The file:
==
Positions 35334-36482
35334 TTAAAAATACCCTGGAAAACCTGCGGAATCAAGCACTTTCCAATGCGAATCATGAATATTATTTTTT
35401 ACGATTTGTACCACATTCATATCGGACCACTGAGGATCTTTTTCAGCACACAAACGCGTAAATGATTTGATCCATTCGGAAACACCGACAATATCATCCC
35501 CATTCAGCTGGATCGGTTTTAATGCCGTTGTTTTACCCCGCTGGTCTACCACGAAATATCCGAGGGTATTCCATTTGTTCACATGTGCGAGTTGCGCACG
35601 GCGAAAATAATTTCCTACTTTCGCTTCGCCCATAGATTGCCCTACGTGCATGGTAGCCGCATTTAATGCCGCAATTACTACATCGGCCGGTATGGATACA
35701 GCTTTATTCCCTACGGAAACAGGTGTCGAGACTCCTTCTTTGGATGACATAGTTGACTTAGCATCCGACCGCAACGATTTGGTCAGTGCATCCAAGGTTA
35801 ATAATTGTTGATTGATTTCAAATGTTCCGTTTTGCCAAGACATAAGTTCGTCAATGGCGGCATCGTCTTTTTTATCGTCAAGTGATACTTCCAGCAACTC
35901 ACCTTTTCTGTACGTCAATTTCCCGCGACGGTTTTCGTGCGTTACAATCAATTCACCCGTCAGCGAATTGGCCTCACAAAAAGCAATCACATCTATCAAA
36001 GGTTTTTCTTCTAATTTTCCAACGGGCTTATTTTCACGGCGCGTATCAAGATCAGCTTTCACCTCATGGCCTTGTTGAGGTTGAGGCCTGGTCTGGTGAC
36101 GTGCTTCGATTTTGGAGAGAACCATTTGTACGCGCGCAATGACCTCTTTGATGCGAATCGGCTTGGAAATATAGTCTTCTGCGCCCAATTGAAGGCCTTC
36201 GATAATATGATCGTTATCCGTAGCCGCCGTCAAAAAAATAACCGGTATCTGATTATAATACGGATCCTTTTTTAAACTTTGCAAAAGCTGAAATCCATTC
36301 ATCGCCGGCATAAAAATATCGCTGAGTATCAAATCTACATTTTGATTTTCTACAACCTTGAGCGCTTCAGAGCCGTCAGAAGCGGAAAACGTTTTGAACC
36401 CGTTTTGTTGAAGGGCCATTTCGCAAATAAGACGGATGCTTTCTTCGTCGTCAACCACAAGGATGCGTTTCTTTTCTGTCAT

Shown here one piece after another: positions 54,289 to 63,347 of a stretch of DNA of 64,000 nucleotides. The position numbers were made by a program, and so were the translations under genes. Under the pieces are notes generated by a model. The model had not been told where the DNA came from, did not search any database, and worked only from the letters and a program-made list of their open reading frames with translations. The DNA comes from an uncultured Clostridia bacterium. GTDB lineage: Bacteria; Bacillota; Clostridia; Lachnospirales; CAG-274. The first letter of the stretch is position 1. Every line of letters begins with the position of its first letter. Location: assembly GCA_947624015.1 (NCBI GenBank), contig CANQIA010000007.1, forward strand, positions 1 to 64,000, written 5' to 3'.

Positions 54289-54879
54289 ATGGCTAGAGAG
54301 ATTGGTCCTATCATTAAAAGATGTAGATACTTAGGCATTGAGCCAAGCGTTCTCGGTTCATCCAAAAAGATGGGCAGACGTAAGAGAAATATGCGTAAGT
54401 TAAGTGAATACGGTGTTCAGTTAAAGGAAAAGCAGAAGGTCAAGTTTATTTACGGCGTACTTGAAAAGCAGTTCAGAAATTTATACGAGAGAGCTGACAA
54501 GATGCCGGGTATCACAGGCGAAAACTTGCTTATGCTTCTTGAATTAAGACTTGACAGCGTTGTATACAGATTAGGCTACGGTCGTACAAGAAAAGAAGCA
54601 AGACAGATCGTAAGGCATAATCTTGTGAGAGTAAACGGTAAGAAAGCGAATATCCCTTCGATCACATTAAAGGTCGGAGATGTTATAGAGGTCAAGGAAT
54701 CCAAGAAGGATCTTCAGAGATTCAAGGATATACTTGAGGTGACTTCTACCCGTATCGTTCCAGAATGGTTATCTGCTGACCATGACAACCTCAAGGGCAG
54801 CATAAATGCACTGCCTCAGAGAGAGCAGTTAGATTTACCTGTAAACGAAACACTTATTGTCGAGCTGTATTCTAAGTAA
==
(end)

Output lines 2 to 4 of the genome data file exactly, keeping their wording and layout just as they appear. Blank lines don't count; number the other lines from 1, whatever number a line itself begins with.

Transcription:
35334 TTAAAAATACCCTGGAAAACCTGCGGAATCAAGCACTTTCCAATGCGAATCATGAATATTATTTTTT
35401 ACGATTTGTACCACATTCATATCGGACCACTGAGGATCTTTTTCAGCACACAAACGCGTAAATGATTTGATCCATTCGGAAACACCGACAATATCATCCC
35501 CATTCAGCTGGATCGGTTTTAATGCCGTTGTTTTACCCCGCTGGTCTACCACGAAATATCCGAGGGTATTCCATTTGTTCACATGTGCGAGTTGCGCACG